California botanists explore the Philippines


A lot of days in the Philippines start with a ride -- scientists bouncing along for an hour or so in a colorful open air bus. This is the cushy stuff. For what's ahead, you better be rugged.

Peter Fritsch is the group leader of a team from the California Academy of Sciences -- bay area botanists joining Philippine colleagues to research and rescue the country's rain forests.

"It's one of the hotspots of tropical bio- diversity, which means that it's extremely diverse in terms of species and it also is under extreme threat," Fritsch said.

The Philippines has close to a 100 million people on islands that together are about the size of Arizona. The population is growing and the pristine natural areas are shrinking. Scientists hope this expedition will help demonstrate the need to save what's left.

"I'm looking for anything in flower or anything in fruit that we haven't seen yet," Fritsch said.

Botanists spent five days on Mount Izarog -- a national park and the last stop on a five week trip.

The mountain is covered with dense tropical forest. This time of year the high temperature averages 90 degrees with 85 percent humidity -- so it can feel like more than 110 degrees. And there are lots of leeches.

Even so, Jim Shevok, a 61-year-old retiree, does this for fun.

"You want to try to get one of everything that's up here," Shevok said.

That includes everything from tiny mosses to much showier plants. During the trip, they collected 1,200 specimens, each with its own unique spot in the ecosystem.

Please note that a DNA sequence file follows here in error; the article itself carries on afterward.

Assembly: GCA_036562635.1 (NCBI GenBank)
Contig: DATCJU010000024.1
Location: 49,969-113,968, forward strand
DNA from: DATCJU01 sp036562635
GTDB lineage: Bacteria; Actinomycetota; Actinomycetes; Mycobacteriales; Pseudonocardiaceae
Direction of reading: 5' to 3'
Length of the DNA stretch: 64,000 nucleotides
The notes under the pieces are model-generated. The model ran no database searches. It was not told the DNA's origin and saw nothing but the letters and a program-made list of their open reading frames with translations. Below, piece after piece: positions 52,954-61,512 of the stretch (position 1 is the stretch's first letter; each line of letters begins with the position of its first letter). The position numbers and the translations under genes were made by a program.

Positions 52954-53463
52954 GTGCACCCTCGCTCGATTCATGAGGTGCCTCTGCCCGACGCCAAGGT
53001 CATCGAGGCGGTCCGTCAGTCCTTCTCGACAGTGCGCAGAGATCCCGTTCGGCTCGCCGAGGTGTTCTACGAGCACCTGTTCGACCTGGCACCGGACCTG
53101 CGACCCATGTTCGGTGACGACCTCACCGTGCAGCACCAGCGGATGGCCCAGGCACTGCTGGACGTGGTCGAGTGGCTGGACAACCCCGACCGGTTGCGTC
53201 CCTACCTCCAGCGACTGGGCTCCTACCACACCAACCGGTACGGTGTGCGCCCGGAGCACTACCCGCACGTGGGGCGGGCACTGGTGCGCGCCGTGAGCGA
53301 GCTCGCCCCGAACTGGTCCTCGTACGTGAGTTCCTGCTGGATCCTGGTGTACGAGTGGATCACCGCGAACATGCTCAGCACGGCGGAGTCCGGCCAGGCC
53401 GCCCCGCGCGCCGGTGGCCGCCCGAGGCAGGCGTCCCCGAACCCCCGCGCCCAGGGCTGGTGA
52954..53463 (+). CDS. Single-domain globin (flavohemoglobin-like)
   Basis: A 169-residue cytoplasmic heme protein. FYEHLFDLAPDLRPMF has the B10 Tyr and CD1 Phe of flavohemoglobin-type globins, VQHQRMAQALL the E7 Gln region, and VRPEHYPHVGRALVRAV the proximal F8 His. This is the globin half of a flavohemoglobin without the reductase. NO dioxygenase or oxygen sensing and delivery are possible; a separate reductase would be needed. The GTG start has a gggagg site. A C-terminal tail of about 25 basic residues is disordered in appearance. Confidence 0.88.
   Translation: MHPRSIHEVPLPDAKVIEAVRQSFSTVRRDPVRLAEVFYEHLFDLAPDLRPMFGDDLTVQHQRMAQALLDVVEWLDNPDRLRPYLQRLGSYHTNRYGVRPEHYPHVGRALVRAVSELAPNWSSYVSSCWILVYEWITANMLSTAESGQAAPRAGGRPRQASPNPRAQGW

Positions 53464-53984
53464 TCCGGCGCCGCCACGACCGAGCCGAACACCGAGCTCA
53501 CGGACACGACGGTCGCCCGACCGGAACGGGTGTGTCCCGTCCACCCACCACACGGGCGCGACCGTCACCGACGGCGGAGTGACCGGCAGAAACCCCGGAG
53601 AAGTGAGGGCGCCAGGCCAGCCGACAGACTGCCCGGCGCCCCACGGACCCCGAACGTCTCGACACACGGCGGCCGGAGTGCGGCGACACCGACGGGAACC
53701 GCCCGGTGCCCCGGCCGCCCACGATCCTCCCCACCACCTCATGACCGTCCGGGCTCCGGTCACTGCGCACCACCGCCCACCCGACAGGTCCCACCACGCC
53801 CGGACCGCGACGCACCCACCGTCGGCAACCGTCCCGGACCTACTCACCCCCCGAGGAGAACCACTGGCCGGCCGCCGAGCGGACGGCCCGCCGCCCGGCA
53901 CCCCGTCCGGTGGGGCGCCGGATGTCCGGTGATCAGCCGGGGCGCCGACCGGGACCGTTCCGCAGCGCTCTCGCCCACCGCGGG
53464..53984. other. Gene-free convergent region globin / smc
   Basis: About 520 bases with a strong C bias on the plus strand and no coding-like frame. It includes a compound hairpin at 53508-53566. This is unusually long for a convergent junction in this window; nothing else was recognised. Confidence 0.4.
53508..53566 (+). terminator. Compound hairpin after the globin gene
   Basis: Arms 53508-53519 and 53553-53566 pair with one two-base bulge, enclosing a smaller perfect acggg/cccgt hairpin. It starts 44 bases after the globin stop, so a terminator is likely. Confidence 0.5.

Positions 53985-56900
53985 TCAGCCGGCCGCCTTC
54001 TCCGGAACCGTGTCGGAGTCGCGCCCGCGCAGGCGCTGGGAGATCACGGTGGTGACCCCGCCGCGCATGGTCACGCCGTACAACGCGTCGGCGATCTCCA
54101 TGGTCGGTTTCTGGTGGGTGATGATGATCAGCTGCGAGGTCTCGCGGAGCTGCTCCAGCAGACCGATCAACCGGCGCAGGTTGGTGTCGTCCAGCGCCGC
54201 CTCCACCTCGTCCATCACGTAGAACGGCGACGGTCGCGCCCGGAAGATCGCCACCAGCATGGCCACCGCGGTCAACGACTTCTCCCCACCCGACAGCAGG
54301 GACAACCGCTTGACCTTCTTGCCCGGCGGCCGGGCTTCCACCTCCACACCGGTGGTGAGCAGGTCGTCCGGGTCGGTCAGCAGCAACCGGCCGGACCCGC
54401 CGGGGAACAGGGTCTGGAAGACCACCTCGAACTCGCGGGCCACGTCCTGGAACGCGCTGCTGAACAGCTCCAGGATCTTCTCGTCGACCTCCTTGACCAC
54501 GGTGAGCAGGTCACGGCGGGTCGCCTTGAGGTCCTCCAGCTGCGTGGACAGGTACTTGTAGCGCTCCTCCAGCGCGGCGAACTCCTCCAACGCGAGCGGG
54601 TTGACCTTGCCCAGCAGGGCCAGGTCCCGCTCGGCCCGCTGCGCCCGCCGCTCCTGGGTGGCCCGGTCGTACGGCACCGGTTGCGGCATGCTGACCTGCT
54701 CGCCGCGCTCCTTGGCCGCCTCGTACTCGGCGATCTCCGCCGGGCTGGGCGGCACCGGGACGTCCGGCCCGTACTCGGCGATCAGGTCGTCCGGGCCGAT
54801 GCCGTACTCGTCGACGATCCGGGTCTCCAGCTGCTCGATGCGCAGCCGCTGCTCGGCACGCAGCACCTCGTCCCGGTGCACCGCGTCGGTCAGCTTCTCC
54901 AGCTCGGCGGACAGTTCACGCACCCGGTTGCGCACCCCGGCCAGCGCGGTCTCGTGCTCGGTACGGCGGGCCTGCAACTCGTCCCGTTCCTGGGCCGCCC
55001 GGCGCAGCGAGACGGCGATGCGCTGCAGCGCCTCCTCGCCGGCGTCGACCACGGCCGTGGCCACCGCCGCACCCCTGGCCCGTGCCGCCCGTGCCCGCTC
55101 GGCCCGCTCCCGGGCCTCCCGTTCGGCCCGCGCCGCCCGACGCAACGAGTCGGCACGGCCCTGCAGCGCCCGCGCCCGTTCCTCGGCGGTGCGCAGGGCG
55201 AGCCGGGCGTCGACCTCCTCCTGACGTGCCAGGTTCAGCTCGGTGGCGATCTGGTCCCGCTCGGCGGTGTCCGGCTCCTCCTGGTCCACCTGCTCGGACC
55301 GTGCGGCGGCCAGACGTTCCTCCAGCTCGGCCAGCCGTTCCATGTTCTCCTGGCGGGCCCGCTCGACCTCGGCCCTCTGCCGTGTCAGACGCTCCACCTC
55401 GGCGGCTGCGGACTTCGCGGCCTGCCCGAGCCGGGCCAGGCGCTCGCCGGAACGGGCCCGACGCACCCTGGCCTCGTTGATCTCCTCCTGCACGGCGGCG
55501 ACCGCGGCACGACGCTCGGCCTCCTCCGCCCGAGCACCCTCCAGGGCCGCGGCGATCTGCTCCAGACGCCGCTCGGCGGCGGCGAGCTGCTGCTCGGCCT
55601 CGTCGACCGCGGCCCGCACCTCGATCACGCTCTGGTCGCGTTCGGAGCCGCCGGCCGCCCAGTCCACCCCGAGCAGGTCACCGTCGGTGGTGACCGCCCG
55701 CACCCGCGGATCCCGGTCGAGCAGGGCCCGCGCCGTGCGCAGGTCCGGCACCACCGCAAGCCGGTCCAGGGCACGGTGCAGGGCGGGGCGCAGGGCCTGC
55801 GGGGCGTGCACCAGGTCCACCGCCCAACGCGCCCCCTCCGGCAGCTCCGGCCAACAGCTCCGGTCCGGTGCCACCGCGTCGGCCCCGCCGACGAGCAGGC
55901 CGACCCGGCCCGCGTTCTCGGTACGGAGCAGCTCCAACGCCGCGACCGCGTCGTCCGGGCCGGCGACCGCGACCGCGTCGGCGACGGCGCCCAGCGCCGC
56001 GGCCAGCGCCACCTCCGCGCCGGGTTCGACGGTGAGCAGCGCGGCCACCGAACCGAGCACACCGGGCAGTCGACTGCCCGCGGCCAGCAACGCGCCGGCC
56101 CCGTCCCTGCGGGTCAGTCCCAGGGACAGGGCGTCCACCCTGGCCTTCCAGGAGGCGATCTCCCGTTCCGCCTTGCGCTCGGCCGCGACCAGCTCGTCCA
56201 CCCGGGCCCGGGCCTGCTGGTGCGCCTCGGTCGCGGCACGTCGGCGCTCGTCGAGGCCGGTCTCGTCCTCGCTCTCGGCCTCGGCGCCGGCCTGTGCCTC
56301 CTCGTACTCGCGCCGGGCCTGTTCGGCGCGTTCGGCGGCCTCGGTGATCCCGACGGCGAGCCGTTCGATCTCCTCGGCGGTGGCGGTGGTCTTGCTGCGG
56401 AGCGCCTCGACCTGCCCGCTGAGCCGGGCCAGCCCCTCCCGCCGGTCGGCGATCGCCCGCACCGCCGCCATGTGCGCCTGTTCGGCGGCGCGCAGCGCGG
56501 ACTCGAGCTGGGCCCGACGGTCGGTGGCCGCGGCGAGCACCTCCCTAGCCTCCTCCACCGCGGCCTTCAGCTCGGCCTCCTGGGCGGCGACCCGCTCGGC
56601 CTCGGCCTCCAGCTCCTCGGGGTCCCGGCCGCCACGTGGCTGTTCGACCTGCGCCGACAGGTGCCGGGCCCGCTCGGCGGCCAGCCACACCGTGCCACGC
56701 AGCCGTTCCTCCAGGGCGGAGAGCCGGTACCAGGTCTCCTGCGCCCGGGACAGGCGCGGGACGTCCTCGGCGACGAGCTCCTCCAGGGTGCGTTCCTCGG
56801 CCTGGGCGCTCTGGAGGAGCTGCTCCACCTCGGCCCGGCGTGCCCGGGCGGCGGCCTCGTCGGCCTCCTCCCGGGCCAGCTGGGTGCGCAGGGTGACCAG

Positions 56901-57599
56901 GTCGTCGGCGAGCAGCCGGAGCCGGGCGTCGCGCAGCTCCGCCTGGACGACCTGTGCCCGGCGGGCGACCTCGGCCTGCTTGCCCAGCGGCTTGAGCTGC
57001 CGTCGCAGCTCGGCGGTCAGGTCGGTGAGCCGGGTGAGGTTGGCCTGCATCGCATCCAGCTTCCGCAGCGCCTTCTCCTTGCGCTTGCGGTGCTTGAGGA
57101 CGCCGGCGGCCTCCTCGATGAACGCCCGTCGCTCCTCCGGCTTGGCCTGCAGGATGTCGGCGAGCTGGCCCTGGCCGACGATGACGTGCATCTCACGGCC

Philippine scientist Benito Tan says even the mosses are critical.

"They absorb water during heavy rain and they release the water during dry days," Tan said.

The team includes an expert tree climber. He works barefoot, climbing 50-60 feet in just a few minutes, then neatly dropping the specimens

The work goes on for hours. Some nights they camp, some they go to a hotel room to organize what they've collected for shipping home.

"We can be working on specimens well past midnight," Shevok said.

The next morning they're back in the field. It's grueling, but this is what botanists call the glamour part of their job.

Frank Almeda believes there's no better career.

"The only regret I have in doing this line of work is that one lifetime isn't enough, that's the only regret, it's true," Almeda said.

The botanists will now spend months in the lab analyzing all those specimens. The research may uncover new species, new uses for plants and new ideas on how to save the tropical rain forests.

ABC7 News spent two weeks in the Philippines with the California Academy of Sciences and will be reporting all summer on the expedition.

Written and produced by Jennifer Olney

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